The species conservation project in Costa Rica gives you an opportunity to play your part in the survival of endangered sea turtle species by helping the animals to lay their eggs in a safe part of the beach and monitoring their clutches. You will act as a go-between between people and the natural environment, which will involve documenting the behaviour of these animals and their clutches. You will be part of an international team working at Costa Rica’s picturesque Caribbean Coast at the location Pacuare. Experience all of the variety which Costa Rica has to offer and play an active role in helping endangered sea turtle species.
It is largely due to Costa Rica’s proactive and rigorous nature conservation programme that the country’s Caribbean and Pacific coastline, with its abundance of areas of natural beauty, continues to be a habitat of global significance for numerous animal and plant species. More than a quarter of the surface area is legally protected, so that there are many nature reserves and national parks in Costa Rica. Although it is no longer an insider tip, the country has not yet been spoilt by mass tourism and has therefore managed to retain its original character.
After your arrival at Juan Santamaría airport in the capital San José on Sunday you spend a night in a hotel/hostel of the city and make your way to the office of our partner the next morning for an orientation meeting. For an extra charge ($45) you can also be picked up from the airport via private transfer. After that you take public transportation to get to the project site in Pacuare. The cost for the hotel/hostel stay and for transportation of about $15 for the public bus from San José to Bataan, the meeting point of staff and volunteers, must be paid by each volunteer.
This voluntary project is devoted to protecting sea turtles in order to maintain the Central American country’s natural biodiversity. As a volunteer, you will play an active role in the species conservation project and work together with other volunteers from around the world to research and conserve these animals on the Pacific west coast of Costa Rica. As a voluntary helper, you can experience conservation work in practice at the Pacuare beach, situated in the north of the province Limón. The focus of this project lies on protecting the animals which come to lay their eggs on the beach as well as the eggs themselves in the nests along the beaches. Because the animals return to the beach on which they were born to lay their own eggs, natural processes like coastal erosion or events such as floods following heavy rainfall pose a threat to the animals’ nests. Their survival is also threatened by predators and urban expansion in coastal areas.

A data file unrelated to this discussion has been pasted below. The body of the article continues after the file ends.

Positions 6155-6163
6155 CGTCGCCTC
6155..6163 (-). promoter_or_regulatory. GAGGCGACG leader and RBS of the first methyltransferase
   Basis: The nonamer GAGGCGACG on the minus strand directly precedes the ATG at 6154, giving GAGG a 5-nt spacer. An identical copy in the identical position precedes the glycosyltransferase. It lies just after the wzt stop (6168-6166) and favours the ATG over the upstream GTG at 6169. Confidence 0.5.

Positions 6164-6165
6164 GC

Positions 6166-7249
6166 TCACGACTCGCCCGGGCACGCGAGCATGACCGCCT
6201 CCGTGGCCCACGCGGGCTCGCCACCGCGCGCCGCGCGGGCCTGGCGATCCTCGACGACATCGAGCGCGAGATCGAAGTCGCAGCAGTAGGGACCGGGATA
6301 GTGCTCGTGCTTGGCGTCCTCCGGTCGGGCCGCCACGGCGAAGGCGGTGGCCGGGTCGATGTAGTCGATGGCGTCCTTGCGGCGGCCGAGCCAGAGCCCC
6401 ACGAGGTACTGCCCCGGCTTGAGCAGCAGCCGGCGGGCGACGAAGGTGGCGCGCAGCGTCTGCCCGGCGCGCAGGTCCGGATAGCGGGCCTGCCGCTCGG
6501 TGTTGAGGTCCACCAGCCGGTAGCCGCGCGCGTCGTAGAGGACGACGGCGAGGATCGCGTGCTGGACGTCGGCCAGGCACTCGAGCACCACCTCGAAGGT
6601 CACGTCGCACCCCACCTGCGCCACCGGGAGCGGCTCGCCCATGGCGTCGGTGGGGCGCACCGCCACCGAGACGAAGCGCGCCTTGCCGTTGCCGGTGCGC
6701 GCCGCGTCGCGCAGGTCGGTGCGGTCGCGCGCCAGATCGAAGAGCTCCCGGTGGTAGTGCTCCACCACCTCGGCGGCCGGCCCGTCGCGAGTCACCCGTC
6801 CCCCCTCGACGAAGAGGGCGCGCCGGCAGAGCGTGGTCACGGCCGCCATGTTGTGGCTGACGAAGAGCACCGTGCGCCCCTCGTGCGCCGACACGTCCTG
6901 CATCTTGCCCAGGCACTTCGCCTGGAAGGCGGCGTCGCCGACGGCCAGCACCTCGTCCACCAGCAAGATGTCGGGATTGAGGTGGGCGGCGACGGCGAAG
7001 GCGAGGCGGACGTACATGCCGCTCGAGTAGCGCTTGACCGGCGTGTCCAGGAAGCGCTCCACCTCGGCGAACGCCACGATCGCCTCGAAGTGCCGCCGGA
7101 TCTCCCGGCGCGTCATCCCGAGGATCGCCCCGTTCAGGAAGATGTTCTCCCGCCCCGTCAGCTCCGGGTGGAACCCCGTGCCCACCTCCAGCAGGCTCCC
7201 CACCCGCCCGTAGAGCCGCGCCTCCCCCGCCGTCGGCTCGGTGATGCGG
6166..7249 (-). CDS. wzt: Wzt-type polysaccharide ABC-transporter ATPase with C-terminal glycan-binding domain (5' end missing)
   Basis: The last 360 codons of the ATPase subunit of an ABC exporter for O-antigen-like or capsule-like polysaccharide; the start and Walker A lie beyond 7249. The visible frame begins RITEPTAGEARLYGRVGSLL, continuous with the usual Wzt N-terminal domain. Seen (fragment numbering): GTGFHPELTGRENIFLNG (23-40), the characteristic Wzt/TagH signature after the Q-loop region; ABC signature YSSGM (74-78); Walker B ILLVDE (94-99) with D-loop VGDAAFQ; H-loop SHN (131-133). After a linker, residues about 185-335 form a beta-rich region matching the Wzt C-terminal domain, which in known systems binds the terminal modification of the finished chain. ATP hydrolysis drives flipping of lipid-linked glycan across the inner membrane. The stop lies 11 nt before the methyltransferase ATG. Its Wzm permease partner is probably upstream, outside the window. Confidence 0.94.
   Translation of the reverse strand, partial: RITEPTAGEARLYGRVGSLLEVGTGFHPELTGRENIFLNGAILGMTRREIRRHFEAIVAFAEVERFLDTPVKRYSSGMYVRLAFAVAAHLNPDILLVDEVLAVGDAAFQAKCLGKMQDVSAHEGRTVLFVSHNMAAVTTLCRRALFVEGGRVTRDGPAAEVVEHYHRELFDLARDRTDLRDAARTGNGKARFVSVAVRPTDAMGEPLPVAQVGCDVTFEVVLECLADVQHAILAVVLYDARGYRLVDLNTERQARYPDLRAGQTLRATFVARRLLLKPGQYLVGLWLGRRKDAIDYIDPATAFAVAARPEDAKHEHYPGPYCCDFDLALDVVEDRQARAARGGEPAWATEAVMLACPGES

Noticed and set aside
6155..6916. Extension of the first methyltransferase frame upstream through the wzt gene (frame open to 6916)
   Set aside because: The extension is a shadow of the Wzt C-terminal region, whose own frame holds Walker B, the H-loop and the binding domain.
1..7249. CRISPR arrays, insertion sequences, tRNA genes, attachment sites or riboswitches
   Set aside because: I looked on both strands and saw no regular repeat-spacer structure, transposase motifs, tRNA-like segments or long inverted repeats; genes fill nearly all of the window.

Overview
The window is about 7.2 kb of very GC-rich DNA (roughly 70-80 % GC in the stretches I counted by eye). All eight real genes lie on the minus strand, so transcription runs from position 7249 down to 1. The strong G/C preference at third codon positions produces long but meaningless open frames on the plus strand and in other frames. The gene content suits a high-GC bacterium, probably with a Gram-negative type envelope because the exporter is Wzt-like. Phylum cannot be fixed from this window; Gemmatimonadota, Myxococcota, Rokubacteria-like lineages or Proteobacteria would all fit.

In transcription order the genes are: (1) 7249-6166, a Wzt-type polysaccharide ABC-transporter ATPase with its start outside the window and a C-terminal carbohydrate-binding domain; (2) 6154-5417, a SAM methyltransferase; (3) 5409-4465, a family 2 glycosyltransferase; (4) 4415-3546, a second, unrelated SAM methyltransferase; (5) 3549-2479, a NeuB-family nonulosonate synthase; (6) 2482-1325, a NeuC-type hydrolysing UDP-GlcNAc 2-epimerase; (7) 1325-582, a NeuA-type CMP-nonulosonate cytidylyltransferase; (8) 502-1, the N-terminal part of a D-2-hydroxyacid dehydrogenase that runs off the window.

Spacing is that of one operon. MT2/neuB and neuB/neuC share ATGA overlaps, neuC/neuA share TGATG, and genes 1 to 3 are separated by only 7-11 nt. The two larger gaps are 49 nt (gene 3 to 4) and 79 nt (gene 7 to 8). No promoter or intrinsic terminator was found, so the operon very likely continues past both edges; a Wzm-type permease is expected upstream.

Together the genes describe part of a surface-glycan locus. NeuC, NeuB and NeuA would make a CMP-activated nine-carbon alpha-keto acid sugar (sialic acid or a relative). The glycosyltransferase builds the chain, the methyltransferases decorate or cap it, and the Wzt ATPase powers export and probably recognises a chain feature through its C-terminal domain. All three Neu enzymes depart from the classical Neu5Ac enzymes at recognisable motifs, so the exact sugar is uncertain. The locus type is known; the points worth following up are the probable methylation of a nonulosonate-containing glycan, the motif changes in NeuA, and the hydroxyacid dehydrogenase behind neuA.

The second important aim is to acquire a better understanding of the animals themselves through detailed data collation. You document the behaviour of various species like the Leatherback Sea Turtle, the Green Sea Turtle, or the Hawksbill Sea Turtle and record data regarding their clutch. Together with your team you document which turtle species can be found on the beaches at which time, collect information regarding the number of laid eggs and the hatchlings. The findings made can be used to enable artificial breeding grounds to be improvised at more suitable locations.
To monitor and observe the animals, beach patrols will be organized every day but also at night. You and another group of volunteers walk the beach together with an experienced patrol leader and look out for nesting female turtles. Once you find one, you record measurements and data and relocate the eggs in the project’s own breeding ground. The work in this breeding station involves monitoring the nests, keeping away enemies, and measuring and releasing the hatchlings. In order to guarantee optimal conditions for the relocated eggs, this breeding station gets newly prepared every year. There will also be small volunteer tasks like maintenance work, cleaning the beach etc.